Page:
I meant to mention it in my review of the book (which appears elsewhere in this newspaper today), and somehow forgot. But an unfortunate feature of The Collected Letters of Flann O'Brien was his tendency in later years to use a certain N-word that, unforgivable now, was even then pushing the boundaries of polite usage.
The habit arose from his last novel, The Dalkey Archive, in which, thanks to some time-bending experiments by a mad scientist called De Selby, the 4th-century Bishop of Hippo, Saint Augustine, makes a cameo appearance in the Dublin suburb of the title.
To judge from his correspondence, the real-life Flann, Brian O’Nolan, did a lot of historical research for the novel: perhaps more than was in the best interests of comedy.
One of his resulting obsessions was the discovery that Christianity had invented the Holy Ghost only in AD 381, or at any rate the concept had not been mentioned anywhere before that.
But an even greater preoccupation was with St Augustine’s skin colour, about which he suspected there had been a Jesuit-organised cover-up.
Hence his fondness, when writing to friends and publishers from 1962 onwards, for repeatedly raising the issue in rude terms, and one term in particular. He even took to putting the question in capital letters, as when he mentioned (to someone from the BBC) that he had been in contact with the British Museum seeking certain information about Augustine, viz: “We all know that he was a heretic and a voluptuary but my sole perplexity is WAS HE A NIGGER?”
This continued, periodically, for the next two years, as he became more and more of an expert on the saint but still couldn’t establish from textbooks what he looked like.
For the committed Flannorak, the frequency of the N-word’s use in his letters of the time is embarrassing. It’s a bit like having an old family pet who breaks wind constantly when you’re entertaining visitors. Or, maybe more aptly, like having a small boy in the house who, having learned a bad word that shocks adults, can now not be stopped from saying it in company.
There is, in general, a manic quality to the 1960s letters, when O’Nolan’s advancing alcoholism and ill-health were competing with the excitement of rediscovery as a novelist and the struggle to do new work.
It also caused him to range between utter certainty and severe doubt about the worth of what he was doing, as in a 1963 letter to the writer Leslie Daiken. In that, he tells Daiken the new book is "a fucking masterpiece" [it wasn't], adding that it had been delayed by a research problem, which remained unresolved, viz: "WAS AUGUSTINE A NIGGER?".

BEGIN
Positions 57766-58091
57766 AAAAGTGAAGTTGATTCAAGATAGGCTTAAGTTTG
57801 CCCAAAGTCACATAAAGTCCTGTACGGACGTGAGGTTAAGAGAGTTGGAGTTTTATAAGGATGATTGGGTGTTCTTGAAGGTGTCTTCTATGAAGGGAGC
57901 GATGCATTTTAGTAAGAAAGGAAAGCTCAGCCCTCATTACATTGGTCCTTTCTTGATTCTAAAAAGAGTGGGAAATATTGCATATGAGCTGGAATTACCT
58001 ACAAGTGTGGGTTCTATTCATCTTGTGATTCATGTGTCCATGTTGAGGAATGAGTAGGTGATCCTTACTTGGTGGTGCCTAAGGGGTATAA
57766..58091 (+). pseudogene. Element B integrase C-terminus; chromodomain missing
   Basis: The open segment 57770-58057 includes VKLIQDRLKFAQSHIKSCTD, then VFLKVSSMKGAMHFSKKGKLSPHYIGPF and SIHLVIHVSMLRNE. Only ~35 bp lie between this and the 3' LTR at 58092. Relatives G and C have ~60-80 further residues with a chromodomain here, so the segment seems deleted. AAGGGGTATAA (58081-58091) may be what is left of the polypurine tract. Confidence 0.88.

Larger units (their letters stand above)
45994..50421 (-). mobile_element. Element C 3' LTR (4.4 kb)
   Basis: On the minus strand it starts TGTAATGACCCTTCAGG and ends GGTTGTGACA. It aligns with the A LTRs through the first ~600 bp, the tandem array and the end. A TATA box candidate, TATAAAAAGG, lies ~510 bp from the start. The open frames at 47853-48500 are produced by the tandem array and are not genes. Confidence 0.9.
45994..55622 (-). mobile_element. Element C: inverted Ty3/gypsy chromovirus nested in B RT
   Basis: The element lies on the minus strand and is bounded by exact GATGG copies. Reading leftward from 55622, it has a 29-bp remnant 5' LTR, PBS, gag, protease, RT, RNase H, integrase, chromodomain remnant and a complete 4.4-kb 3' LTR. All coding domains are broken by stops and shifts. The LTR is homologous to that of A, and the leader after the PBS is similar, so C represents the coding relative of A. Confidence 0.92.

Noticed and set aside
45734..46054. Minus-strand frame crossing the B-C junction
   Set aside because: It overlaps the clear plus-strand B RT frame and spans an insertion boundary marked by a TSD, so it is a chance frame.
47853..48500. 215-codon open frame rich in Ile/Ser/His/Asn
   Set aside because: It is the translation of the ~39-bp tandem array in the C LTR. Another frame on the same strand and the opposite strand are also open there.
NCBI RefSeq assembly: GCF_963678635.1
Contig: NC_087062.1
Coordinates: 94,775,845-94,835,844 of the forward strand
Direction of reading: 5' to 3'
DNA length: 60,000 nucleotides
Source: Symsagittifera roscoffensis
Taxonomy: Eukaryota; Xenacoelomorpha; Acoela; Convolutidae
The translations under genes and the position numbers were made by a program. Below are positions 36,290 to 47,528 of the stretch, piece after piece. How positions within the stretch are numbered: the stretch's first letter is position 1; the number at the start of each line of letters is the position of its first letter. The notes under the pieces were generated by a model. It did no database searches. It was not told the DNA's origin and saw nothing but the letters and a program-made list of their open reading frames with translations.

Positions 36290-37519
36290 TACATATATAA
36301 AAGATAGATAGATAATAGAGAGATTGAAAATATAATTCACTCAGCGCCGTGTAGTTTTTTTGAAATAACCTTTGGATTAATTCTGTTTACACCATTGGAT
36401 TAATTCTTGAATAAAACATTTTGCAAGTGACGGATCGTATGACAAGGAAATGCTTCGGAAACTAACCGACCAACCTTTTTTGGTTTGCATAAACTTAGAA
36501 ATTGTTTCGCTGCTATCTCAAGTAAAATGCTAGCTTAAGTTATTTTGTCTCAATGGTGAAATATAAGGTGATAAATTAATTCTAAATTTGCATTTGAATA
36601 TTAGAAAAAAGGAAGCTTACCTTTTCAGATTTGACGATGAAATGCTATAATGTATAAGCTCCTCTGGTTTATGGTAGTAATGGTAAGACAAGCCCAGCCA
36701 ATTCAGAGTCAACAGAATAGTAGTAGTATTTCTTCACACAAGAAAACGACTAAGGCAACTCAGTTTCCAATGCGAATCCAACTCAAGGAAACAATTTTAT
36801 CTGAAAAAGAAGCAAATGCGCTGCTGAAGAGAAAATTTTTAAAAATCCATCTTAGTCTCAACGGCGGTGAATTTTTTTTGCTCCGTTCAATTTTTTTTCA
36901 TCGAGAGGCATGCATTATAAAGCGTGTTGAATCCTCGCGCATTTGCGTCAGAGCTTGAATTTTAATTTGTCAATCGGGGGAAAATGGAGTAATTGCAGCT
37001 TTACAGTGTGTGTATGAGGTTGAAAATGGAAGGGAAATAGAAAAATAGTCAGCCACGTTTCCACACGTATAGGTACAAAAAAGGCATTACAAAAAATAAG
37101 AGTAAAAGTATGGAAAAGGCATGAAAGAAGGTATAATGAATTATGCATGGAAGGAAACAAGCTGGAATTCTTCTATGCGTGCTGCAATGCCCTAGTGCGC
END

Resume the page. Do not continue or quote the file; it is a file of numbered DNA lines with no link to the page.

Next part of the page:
The editor of his letters anthology, Maebh Long, clearly shared the general reader's mortification at this and other crudities, commenting in a footnote that O'Nolan's "views on race [...] unquestionably disappoint".
But in mitigation, she cites a 1943 column in this newspaper wherein, as Myles na gCopaleen, he had blamed racism for the genocide happening in Europe.
Indeed, in later years, Myles also attacked the IRFU over playing rugby matches against apartheid South Africa, although that may have been as much to do with his general dislike of the sport's "alickadoos", and a reluctance to miss any opportunity to put the boot in, than with social justice.
By an interesting coincidence, in a 1962 letter with no mention of anyone's skin colour, O'Nolan's compares himself to Mark Twain, whose printed use of "nigger" in 1876 continues to cause headaches for literary editors and teachers, especially in the US, today.
No matter that The Adventures of Huckleberry Finn is the Great American Novel or that, on the questions of slavery and racism, it is on the side of the angels. Such is the negative power of that one word in the 21st century, the novel is still being banned and bowdlerised.
Even by the mid-1960s, the usage was increasingly forbidden. So when the then young playwright Hugh Leonard adapted The Dalkey Archive for stage, he substituted "black" for the description of St Augustine that had finally made it into the book.
O’Nolan protested that “black” was a “neutral, humbug term” and argued, disingenuously, that it was a jeering De Selby who was using it, not him.
Leonard countered that theatre audiences might not appreciate this distinction. Besides, it would be an unnecessary distraction. The N-word was “such a bomb [...] these days”, warned Leonard, it would “throw the play out of gear with a bump”.